In December 1999, the Los Alamos National Laboratory identified “wildfire as the greatest threat to Los Alamos operations.” As recently as April, Diana Webb, the chair of the Los Alamos Ecology Group told a meeting of concerned citizens,“It’s not a matter of if but when wildfire will again threaten the Lab, Los Alamos, and surrounding areas. We can’t stress this enough.”
Los Alamos was not alone in facing a large fire hazard. In 1998, Barry Hill, associate director of the General Accounting Office, testified to the Congress that an “increasing number of large, intense, uncontrollable, and catastrophically destructive wildfires” were being seen across the West. As a result of past fire suppression, “vegetation [had] accumulated, creating high levels of fuels…and transforming much of the region into a tinderbox.”
This was not news to forestry experts. In 1994, the National Commission on Wildfire Disasters had already warned of “an extreme fire hazard from the extensive build-up of dry, highly flammable forest fuels.” In their current incendiary condition, new forest fires posed a constant risk of becoming “so hot and fast-moving that control by human means is impossible.” The Commission recommended immediate and heroic measures to address the widespread dangers across the West to lives and property.
Such expert warnings, as the entire nation learned last month, were not heeded. At Los Alamos, an uncontrollable fire burned over 44,000 acres, required the evacuation of 25,000 people, destroyed 405 homes, and spread to parts of the Los Alamos National Laboratory where the first atom bomb had been built and many nuclear residues remain.
Conditions similar to those near Los Alamos exist today on 40 million acres of the national forest system. Although the Los Alamos fire started as a prescribed burn on Bandelier National Monument, it soon moved to the Santa Fe National Forest where most of the burning actually occurred. If this national forest had not been a torch waiting to be lit, the Park Service errors in judgment would probably have proven harmless.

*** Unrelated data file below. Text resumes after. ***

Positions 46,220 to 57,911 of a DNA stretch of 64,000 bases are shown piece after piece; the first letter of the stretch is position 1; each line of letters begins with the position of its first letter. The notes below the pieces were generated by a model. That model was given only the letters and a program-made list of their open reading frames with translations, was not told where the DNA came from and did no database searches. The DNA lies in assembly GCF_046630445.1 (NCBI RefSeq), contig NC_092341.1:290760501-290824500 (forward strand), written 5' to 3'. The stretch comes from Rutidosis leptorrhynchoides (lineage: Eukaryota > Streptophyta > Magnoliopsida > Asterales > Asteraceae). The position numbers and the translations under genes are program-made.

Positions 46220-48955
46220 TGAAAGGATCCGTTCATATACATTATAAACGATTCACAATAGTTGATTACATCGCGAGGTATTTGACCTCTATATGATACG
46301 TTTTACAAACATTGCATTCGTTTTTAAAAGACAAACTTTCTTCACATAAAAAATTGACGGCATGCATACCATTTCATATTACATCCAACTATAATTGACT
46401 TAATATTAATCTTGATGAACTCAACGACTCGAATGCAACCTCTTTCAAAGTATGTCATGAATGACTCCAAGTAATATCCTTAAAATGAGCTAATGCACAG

National forests throughout the West face a very high fire hazard because forest fires were suppressed for most of the 20th century. It turned out to be a monumental policy mistake. Smokey the Bear was wrong. Suppressing fire does not eliminate the risk of fire but instead defers it into the future, as wood levels continue to build up. When a forest fire eventually does break out, if not suppressed rapidly, it burns much more intensely, posing a major danger to lives and property and doing much harm to the environment itself.
Interior Secretary Bruce Babbitt, Forest Service Chief Mike Dombeck, and other top Clinton administration officials know all this. However, they are caught in a rigid ideological bind that has prevented them from taking effective fire preventive action for the past seven years.
There are three possible outcomes for the excess wood that past fire suppression has left standing on the western forests. It can be burned up in small, prescribed fires, as the National Park Service was trying to do at Bandelier. It can be removed mechanically by cutting down and physically carrying out the trees. Or it can be left to burn up in occasional large and unintended conflagrations¾more of the potentially catastrophic forest fires like the one that broke out at Los Alamos.
The Clinton administration has opted for the first option. Prescribed burning has become almost the official religion, the one proper way that forests must be cleansed of excess wood “naturally” (as if a fire deliberately set is “natural”). Forest managers have been under strong pressure to raise the levels of prescribed burns.